For the past couple of months, as we’ve talked to student veterans about what it’s like to leave military service and enter school, one theme has come up again and again: The current GI Bill is pretty good.
Almost universally, student veterans we’ve heard from have told us how grateful they are for the generous benefits the Post-9/11 GI Bill provides: full tuition payments, a monthly housing allowance and an annual stipend for books and supplies. Many veterans have told us they would never have been able to enroll in school without it.
But there’s another, more complicated, story threaded through their experiences: The generous GI Bill benefits don’t guarantee academic success. What happens to students on campus and the support systems available at individual colleges and universities can make a world of difference for student veterans. And those systems vary tremendously between schools.
Lance Cpl. Desiree Escarcida has experienced the difference first hand. The Marine Corps veteran is a student at Fullerton College in California and secretary of the Veterans’ Resource Center there. Before she came to Fullerton, Escarcida enrolled in another California community college — just one week after she left the military.
“It was terrible,” she says now. “The school I was going to didn’t really have a program for veterans. I was just another number. I didn’t know how to use my GI Bill benefits and no one could explain it to me. The general population of the school didn’t know anything about the military. It was such a culture shock.”
Her school did have a veterans’ resource center, and she tried to take advantage of it, but she felt alienated pretty much right away. “When I walked in the first time, the veteran working there said, ‘Really? You’re a veteran?’ He didn’t believe that I had served – I think he was someone who maybe hadn’t served with women on a daily basis. He asked to see my ID. I was so turned off I just left,” she says.
Escarcida had struggled with depression for years, but the regimented life in the Marines had helped her keep it at bay. “We always had a mission, something to do,” she says. “Once I left, I finally had a break. It was refreshing, but I felt alone. I was suddenly on the outside with no one around, and [the depression] came back with a vengeance. I was forcing myself to go to class, but half the time I couldn’t do it.”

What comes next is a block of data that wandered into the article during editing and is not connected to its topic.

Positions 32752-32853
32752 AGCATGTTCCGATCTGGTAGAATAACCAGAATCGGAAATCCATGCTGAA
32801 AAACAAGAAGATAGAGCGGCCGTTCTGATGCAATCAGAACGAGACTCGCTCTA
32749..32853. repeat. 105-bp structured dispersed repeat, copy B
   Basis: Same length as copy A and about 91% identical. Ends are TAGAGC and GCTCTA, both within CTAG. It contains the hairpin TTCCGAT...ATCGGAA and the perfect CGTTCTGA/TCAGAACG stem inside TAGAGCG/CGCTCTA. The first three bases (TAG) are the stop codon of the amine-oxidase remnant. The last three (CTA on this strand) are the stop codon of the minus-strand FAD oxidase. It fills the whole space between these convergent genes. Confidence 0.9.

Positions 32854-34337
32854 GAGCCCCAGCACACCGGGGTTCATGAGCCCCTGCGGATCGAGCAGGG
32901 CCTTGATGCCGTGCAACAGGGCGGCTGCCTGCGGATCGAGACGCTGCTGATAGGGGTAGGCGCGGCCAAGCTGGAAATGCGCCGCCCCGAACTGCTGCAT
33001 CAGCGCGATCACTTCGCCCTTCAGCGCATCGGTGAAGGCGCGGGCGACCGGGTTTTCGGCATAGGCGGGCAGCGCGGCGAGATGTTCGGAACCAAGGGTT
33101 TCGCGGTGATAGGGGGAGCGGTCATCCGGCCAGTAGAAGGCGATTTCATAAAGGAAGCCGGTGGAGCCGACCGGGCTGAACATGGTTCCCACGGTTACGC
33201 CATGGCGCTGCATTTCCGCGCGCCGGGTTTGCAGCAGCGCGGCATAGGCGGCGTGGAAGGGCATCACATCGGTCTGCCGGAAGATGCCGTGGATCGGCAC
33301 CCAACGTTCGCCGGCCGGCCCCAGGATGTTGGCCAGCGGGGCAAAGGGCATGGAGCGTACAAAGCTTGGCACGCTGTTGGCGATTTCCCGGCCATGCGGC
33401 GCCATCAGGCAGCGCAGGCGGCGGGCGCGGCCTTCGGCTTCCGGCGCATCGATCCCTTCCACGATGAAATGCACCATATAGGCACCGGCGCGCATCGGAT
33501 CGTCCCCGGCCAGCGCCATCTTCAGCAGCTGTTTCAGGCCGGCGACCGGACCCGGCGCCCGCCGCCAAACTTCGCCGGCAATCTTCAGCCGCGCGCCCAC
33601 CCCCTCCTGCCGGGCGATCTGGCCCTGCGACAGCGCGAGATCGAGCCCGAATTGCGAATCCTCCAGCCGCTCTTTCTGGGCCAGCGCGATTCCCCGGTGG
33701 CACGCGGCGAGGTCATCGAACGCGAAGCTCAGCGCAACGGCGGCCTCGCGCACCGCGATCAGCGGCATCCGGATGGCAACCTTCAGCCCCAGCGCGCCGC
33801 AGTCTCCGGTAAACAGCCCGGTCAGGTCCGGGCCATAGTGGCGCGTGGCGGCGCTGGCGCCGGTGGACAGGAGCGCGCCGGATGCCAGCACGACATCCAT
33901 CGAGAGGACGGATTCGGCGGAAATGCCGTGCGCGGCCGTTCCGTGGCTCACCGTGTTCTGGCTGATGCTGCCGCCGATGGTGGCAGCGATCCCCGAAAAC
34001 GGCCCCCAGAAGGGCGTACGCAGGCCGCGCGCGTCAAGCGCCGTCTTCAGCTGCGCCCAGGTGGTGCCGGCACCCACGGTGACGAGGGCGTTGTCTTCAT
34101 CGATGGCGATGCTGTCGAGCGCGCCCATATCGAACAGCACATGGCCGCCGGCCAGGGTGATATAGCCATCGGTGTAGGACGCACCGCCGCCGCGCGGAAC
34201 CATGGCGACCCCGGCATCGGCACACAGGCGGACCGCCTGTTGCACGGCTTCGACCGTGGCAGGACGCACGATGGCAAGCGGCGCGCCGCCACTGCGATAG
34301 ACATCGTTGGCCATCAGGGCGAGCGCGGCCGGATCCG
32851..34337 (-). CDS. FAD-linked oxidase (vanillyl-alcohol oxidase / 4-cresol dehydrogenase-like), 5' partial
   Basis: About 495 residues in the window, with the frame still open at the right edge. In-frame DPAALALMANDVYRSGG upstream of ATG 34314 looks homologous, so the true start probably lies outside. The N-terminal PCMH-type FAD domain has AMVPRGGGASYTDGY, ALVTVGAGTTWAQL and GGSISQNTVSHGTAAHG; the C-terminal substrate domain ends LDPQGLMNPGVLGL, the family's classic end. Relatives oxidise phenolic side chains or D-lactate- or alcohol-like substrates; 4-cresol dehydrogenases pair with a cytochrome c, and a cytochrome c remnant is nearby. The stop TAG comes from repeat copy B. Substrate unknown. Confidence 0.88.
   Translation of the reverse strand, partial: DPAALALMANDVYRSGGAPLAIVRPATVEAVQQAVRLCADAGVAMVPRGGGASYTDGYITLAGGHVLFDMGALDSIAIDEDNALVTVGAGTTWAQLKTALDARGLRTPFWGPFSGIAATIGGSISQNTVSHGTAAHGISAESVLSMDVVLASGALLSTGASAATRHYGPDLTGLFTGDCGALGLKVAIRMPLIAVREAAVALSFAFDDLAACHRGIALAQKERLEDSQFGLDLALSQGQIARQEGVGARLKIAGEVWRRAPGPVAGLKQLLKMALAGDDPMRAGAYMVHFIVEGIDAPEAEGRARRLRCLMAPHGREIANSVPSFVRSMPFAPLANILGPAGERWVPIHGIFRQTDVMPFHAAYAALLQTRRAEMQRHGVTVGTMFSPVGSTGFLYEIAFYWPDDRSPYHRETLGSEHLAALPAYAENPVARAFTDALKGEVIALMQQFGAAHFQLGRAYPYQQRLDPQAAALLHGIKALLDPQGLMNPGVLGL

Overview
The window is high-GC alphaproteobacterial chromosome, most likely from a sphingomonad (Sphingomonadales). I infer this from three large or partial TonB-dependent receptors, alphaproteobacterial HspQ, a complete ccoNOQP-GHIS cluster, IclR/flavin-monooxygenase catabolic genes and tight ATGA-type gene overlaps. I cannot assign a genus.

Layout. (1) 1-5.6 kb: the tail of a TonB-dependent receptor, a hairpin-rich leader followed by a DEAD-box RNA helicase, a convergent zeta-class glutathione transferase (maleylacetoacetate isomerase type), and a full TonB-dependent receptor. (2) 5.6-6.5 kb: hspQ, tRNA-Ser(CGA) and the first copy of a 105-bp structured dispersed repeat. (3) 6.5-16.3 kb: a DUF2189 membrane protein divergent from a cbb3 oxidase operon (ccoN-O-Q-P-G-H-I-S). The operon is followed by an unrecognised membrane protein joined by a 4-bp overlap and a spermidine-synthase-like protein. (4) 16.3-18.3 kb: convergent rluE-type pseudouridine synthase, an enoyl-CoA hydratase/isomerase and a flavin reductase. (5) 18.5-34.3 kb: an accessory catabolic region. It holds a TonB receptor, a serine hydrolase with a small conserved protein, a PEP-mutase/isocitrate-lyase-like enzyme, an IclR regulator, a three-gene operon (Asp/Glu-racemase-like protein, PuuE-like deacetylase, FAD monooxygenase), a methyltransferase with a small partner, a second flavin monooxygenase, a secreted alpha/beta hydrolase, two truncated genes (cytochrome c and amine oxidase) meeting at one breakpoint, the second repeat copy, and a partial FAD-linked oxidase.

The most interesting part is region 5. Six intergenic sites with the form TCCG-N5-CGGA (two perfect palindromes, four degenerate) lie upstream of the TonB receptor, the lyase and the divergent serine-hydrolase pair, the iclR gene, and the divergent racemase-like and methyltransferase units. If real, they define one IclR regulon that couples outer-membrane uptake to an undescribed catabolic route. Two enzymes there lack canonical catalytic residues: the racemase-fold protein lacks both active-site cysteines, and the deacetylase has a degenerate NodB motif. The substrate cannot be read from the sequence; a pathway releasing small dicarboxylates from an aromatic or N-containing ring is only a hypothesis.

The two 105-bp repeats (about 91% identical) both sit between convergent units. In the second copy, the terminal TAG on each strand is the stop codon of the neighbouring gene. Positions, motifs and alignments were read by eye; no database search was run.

Escarcida finished out the semester, but she failed every class. She moved to Orange County and enrolled at Fullerton, and she says that the school changed her life. Fullerton has a veterans’ resource center where she feels comfortable; there are two counselors whose job it is to help student veterans access their GI Bill benefits and make sure they’re staying on track academically. She says she has friends who understand her and who she can rely on for support; every Thursday, she goes bowling with a group of student veterans. She’s earning solid grades now, and she’s planning to major in biology. “I don’t know where I would be without all the support here,” she says.
“Educational institutions need to be awakened to the magnitude of the issue of large numbers of veterans who have unique needs,” says Harold Martin, the Veterans Club adviser at Pasadena City College, another California school with an extensive support program for veterans. Among other programs, PCC runs a veterans’ center (“a real place that they can go to without an appointment and sit and hang out without feeling like the odd man out,” says Martin); hosts bbqs, paintball tournaments, and film screenings; offers classes to help veterans transition to civilian life; employs a case manager and tutors to help struggling student veterans; and trains professors and civilian students to understand what student veterans might be going through.
A message on the homepage of the PCC student veterans broadcasts, “We WILL NOT let you fail.”
“We need to invest in these [veterans] now,” Martin says. “Higher education can operate so slowly. … By the time you get this stuff in place, student veterans will have exhausted their benefits, gone bankrupt, flunked out. And you end up with, say, a great veterans’ center for people who don’t need it. I see hundreds of thousands of guys coming back now, and I worry that time is running out to help them.”
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